Re: [NTISP] Routing a subnet thru RRAS dialup line

Marvin Anglin ( (no email) )
Sat, 24 Jul 1999 11:02:52 -0700

Dale: How do you unsubscribe? I have submitted 3 times using your web
site. Thanks.

Marvin L. Anglin
Atlanta On-Line InterNet, Inc.
-----Original Message-----
From: Dale E. Reed Jr. <>
To: <>
Date: Saturday, July 24, 1999 5:36 AM
Subject: Re: [NTISP] Routing a subnet thru RRAS dialup line

>Danny Sinang wrote:
>> A customer dials into our NT server 4.0 machine running RRAS and gets a
>> fixed or static IP address.
>> Now he needs valid IP addresses for the PC's on his LAN.
>> So this means I have to route through his dialup connection.
>> I've successfully routed all the way from my upstream provider to my NT
>> server. Now I need to tell my NT server to route through the dialup
>> connection.
>Thats the trick (see below).
>> Problem is, you can't specify which interface you want to use in the
>> add" command in NT. And even if there was a way, what is the name of the
>> interface that my customer dialed into ?
>You don't need to. There are only two kinds of routes: next hop and
>Default is everything you don't know. A next hop route is where you
>an ip or subnet to be routed to an IP address KNOWN to your router (NT).
>Its not legal to route to an IP that isn't known, and by known I mean
>an IP address in the subnet of one of your ethernet interfaces.
>Here is a section from my 1995 (wow, that was a while ago) set of NT
>FAQS that I use to keep. The comments from the guy below were about NT
>not NT 4. AFAIK, you don't have to add the routes on NT4 to get this to
>> Q4C-1: How do I enable IP routing between a
>> WindowsNT PPP/SLIP connection to the internet and the local IP
>> subnet?
>> Do not use the same IP address for the local ethernet card and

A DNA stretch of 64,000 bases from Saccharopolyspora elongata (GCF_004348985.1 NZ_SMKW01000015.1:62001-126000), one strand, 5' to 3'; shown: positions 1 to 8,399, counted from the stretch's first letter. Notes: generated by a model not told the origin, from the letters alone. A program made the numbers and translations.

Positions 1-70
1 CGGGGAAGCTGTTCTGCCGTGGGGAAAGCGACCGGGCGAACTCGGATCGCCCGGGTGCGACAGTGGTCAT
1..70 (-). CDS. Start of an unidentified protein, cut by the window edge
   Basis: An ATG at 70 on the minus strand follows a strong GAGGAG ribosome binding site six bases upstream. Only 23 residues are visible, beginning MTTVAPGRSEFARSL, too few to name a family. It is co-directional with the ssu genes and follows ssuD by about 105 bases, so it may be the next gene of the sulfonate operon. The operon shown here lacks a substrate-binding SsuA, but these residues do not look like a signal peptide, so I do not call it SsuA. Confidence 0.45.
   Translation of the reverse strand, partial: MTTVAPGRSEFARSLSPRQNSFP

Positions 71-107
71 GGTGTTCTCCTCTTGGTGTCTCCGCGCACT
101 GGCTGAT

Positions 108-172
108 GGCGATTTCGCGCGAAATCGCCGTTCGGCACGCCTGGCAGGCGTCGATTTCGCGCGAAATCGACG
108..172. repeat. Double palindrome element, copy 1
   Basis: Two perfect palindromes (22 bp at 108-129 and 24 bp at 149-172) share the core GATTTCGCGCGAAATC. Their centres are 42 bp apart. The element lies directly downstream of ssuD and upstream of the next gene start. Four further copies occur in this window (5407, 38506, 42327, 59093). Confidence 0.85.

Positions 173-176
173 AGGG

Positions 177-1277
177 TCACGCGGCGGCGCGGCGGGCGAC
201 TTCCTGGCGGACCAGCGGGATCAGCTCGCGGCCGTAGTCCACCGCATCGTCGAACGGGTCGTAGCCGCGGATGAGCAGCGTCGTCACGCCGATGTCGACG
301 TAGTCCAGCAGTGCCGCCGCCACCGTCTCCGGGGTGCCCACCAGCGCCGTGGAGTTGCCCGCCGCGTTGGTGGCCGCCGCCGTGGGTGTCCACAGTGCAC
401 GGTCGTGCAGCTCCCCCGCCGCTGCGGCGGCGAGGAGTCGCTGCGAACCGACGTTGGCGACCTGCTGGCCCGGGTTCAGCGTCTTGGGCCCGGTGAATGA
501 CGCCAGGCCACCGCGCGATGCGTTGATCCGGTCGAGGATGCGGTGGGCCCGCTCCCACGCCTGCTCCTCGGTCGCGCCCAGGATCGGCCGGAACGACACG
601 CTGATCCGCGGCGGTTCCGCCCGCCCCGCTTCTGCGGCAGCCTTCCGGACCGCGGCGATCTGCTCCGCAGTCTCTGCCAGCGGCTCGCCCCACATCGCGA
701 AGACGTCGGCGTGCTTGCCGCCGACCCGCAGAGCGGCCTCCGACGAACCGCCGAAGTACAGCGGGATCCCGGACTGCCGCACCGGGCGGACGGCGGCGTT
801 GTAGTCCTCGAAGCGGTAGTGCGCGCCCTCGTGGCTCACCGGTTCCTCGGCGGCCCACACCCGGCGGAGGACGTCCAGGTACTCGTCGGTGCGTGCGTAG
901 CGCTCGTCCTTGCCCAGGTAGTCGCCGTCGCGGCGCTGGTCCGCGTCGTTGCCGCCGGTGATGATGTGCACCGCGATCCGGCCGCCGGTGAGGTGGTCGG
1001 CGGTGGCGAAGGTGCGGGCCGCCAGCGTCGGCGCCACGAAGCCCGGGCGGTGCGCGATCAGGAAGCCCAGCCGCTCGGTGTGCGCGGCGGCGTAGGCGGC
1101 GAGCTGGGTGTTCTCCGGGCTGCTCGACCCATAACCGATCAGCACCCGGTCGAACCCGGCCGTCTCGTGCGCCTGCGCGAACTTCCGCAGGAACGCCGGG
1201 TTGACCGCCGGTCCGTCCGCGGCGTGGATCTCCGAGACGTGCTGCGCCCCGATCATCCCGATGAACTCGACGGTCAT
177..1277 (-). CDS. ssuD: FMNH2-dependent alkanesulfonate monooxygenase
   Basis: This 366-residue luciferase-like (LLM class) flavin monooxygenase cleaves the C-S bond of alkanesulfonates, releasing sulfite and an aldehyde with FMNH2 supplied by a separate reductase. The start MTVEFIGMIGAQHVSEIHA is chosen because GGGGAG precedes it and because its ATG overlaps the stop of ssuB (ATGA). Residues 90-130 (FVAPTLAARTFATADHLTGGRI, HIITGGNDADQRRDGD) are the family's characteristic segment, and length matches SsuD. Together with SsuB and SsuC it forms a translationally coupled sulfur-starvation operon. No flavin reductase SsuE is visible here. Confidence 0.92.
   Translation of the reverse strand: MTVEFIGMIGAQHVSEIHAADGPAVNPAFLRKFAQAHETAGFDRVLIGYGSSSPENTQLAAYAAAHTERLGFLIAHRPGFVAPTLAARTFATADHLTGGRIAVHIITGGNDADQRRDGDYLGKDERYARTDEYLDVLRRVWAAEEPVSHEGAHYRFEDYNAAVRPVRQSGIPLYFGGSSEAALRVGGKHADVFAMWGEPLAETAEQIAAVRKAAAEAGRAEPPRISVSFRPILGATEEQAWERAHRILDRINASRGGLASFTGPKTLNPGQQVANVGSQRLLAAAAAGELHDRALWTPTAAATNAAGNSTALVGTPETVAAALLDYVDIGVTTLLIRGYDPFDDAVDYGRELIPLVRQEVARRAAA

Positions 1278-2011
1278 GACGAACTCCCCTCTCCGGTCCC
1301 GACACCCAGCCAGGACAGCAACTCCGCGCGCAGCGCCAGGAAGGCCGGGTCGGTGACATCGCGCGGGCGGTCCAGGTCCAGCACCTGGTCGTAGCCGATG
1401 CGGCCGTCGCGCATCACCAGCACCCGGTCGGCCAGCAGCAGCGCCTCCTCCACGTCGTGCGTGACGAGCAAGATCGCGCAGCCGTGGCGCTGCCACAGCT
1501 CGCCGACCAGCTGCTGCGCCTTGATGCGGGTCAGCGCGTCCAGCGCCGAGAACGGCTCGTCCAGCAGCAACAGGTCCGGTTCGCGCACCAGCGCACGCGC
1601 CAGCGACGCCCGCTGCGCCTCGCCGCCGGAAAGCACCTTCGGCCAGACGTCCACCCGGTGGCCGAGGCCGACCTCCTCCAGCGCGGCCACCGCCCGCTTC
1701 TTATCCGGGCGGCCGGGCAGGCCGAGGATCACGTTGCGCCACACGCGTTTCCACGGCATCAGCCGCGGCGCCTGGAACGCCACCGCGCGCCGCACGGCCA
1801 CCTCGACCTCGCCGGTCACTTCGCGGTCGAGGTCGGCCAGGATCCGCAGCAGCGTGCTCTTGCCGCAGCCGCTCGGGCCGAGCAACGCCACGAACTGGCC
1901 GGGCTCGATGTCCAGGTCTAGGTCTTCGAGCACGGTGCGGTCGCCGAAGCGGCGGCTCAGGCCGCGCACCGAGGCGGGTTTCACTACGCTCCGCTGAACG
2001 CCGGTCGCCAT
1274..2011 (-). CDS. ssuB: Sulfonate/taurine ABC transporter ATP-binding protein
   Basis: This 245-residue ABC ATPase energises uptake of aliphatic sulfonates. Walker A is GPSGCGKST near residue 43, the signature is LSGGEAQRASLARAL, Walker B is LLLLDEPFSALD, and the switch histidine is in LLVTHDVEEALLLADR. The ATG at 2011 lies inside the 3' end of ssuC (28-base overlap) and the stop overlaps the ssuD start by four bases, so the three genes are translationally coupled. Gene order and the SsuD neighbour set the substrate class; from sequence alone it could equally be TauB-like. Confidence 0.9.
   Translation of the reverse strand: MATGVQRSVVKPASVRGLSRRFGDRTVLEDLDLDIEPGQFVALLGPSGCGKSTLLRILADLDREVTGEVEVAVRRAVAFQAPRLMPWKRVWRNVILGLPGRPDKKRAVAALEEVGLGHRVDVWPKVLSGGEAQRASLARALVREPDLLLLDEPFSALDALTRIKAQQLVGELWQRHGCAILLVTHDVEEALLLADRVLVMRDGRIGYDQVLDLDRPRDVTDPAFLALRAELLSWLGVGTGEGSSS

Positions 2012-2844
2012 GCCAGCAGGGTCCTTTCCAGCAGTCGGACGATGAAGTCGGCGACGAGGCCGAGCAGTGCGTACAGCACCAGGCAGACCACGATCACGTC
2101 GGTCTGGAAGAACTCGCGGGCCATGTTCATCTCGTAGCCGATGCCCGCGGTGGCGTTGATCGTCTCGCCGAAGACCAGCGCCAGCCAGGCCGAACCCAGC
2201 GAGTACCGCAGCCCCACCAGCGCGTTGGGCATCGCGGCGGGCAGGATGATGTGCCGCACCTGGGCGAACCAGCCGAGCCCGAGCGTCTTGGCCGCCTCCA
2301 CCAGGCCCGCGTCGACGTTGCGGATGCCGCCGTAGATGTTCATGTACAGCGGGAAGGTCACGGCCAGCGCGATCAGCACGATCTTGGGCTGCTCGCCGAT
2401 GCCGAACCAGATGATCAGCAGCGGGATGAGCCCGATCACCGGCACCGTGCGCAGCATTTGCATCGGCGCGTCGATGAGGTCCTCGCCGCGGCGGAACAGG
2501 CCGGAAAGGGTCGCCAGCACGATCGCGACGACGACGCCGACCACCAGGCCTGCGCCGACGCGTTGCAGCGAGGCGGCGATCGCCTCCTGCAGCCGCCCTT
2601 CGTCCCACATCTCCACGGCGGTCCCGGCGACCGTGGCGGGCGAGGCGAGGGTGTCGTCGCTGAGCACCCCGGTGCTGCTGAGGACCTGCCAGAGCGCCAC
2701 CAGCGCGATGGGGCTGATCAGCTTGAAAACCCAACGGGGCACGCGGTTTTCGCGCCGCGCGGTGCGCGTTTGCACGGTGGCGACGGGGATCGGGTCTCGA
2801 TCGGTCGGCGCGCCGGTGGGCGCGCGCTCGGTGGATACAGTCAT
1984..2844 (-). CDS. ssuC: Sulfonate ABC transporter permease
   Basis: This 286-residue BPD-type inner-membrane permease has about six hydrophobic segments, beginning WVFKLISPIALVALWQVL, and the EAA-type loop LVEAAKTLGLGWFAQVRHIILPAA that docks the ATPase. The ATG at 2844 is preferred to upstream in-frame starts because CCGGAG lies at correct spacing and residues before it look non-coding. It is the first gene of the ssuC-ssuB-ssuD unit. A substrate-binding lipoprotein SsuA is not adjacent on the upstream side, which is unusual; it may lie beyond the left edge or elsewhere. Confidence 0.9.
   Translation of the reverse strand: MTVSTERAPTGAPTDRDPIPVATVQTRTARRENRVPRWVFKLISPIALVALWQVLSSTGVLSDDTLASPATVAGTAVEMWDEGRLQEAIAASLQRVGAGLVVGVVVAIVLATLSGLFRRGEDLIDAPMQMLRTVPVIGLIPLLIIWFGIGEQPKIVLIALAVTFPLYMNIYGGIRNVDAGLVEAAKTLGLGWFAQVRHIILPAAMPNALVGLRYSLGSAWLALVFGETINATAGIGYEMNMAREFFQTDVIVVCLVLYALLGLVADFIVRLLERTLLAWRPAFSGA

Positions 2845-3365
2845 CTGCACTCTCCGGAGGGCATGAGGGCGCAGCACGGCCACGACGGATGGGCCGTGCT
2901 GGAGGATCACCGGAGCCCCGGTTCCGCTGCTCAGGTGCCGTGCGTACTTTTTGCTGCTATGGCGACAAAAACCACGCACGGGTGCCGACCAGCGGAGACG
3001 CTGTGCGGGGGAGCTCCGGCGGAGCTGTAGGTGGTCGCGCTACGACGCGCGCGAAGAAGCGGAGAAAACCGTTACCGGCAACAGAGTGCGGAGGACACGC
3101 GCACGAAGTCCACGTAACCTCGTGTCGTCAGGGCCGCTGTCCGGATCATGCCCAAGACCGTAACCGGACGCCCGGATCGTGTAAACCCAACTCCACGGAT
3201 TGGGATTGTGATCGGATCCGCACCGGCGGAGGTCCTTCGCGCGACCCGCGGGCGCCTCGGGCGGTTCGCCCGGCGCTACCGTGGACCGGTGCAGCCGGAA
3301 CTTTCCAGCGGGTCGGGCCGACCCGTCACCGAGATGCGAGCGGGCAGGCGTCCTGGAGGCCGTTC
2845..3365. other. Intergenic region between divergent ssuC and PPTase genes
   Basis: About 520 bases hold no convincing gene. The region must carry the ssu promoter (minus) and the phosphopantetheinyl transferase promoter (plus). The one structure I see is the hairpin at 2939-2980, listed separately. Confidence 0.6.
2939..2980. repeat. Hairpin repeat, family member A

>> the RAS PPP to PPP link. The local ethernet card should have an
>> IP assigned from you local subnet, and the PPP IP address should
>> be assigned from the Internet providers subnet you are dialing into
>> using RAS.
>> Enabling Routing of IP Packets on RAS Clients for NT:
>> \HKEY_LOCAL_MACHINE\System\CurrentControlSet\Services\Tcpip\Parameters
>> IPEnableRouter
>> REG_DWORD:0x1 Enables IP routing
>> REG_DWORD:0x0 Disables IP routing
>> You must set the DisableOtherSrcPackets registry entry on RAS clients
>> if you want to route IP packets through that RAS client. This parameter
>> only affects forwarding of packets on the client side--this does not
>> affect the server.
>> Note: (I could not find this entry so I assume you must add it.)
>> The registry path for this entry is:
>> \HKEY_LOCAL_MACHINE\System\CurrentControlSet\Services\RasArp\Parameters
>> DisableOtherSrcPackets
>> REG_DWORD:0x1 Disable IP packets from external sources
>> REG_DWORD:0x0 Enable IP packets from external sources
>> Controls the routing of IP packets with an IP source address other than
>> the IP address of the RAS network adapter card.
>> Set to 0 packets with source address other than the IP address of the
>> RAS adapter will be sent.